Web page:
The Frontier Partisan Muse has sent me back out onto the Great Plains and into the Shining Mountains, in a blinding flare of synchronicity. I’ll explain that in more detail in a later post. Some cool stuff…
I was actually headed back to Africa (and I’ll get there; the country north of the Limpopo River is calling), but I knew I had to take a Western detour when a new biography of Jim Bridger hit this month. I am preparing a new podcast series on this greatest of American Mountain Men and scouts. One of the interesting features of this excellent new bio is the exploration of young Bridger’s apprenticeship. Most accounts simply note that he was apprenticed to a blacksmith to learn a trade.
Well, yeah. But there’s a little more to it than that. Young Jim learned at the shoulder of the most respected and renowned gunsmith on the western frontier in the first two decades of the 19th century.
I’ll let the Contemporary Longrifle Association explain:
Initially, in the late 1790s, Philip Creamer was a classically trained gunsmith living in Taneytown Maryland where he built rifles in the famous “Emmitsburg School” style. But soon after settling the estate of his deceased father around 1805, he relocated to the western frontier regions of St. Clair County Illinois near St. Louis.
There he not only built and repaired guns for local settlers, but numerous account entries for his work are found in the ledgers of the influential trading firm “Bryan and Morrison” located in nearby Cahokia. This was the outfitter that collaborated with and supplied Manuel Lisa’s 1807 expedition, and there is a strong possibility that some of the guns they provided Lisa were locally manufactured by Creamer.
In fact it is strongly believed that Creamer may have played a significant role in the initial design and development of what would become known as the famous St. Louis plains rifle especially because of his role in supplying firearms to some of the earliest western expeditions.
By early 1809, William Morrison, co-owner and representative of “Bryan and Morrison,” along with other prominent local citizens including the fur traders Jean and August Chouteau, Ruben Lewis (the brother of Louisiana territorial governor Meriwether Lewis) and William Clark (U.S. Indian agent and Brigadier General of the Louisiana territorial militia) had joined Lisa in forming the Missouri Fur Company. At this time, Bryan and Morrison’s Cahokia store ledgers not only indicate that Philip Creamer still made and repaired rifles for them, but that through them he was likely supplying rifles to the men of the Missouri Fur Company as well.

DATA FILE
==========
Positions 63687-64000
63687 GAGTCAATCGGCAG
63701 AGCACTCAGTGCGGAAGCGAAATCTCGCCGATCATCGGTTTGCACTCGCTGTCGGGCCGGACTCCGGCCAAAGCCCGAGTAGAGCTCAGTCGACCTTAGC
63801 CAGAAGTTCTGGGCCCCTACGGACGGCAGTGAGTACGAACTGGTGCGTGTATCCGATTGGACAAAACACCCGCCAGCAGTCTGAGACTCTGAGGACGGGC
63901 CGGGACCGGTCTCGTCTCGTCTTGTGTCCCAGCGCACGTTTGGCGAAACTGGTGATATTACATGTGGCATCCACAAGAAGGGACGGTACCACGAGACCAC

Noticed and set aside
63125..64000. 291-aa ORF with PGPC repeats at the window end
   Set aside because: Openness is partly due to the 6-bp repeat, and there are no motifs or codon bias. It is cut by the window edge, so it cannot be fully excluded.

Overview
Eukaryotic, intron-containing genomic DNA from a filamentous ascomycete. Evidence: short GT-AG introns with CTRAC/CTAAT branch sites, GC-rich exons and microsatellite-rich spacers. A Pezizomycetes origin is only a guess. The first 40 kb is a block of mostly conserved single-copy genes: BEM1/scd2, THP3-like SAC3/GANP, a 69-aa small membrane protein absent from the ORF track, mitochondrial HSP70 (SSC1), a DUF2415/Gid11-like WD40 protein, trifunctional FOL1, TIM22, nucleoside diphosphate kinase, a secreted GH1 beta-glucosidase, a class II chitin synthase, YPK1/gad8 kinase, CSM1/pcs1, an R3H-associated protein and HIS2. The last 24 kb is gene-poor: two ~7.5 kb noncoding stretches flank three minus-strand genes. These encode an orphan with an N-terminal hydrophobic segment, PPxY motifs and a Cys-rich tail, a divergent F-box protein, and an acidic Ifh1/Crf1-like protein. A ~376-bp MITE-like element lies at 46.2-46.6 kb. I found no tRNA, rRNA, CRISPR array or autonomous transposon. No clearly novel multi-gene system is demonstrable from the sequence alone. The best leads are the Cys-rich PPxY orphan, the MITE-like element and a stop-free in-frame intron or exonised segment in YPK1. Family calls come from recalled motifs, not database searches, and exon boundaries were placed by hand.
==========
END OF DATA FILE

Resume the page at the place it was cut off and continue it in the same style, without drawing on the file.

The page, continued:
The rifle below is a Creamer rifle purported to have been built and carried by Jim Bridger. It is in the collection of the Museum of Native American History in Bentonville, Arkansas. I am always very leery of such claims, and the provenance is suggestive but not definitive on this one. Nevertheless, the rifle — converted at some point from flint to percussion — does show the characteristics of the classic plains rifle.
Whether this is really the rifle or not, it is highly likely that when Bridger went up the Missouri River in 1822 with Gen. William Ashley’s fur trading/trapping expedition, he carried a rifle he built with Creamer.
Creamer firearms were wielded by some very famous hands, indeed. William Clark (that Clark) owned at least one Creamer rifle.
Clark also owned a Creamer pistol.
Creamer was renowned for his dueling pistols. Again, the Contemporary Longrifle Association:
…Creamers reputation quickly spread throughout the frontier. It was soon a colloquialism that a man of dependable reputation and character was “as sure as a Creamer lock.” This in turn earned his work a special place in the hearts of gentlemen compelled to defend their own reputations on the field of honor, to the extent that men about to engage in such affairs were known to seek Creamer out beforehand so he could personally put their pistols “in the most perfect condition” for dueling.
Sometime, presumably between 1817 and 1824, a local collection was taken up and Creamer was persuaded to make a pistol for the then Secretary of War, John C. Calhoun. It’s a matter of record that Calhoun not only accepted the gift, but that he was so taken with its workmanship and quality that he wrote to personally inquire about Philip Creamer and how he had learned to make pistols like that, an inquiry that the proud gunsmith absolutely refused to reply to on the grounds that he was “no showman or stud-horse to be advertised.”
Creamer made a pistol for one hellion of a Frontier Partisan who knew a thing or two about dueling. You’ve probably got his picture in your pocket. Yep — Old Hickory Andrew Jackson himself…
Modern gunmaker Bob Browner recreated the pistol:
Note the rear sight way back at the breech. Unusual.
Jim Bridger was noted as a fine shot, among men for whom excellent marksmanship was a common trait and a point of pride. His youthful work with the finest of firearms doubtless was a factor in the development of that skill.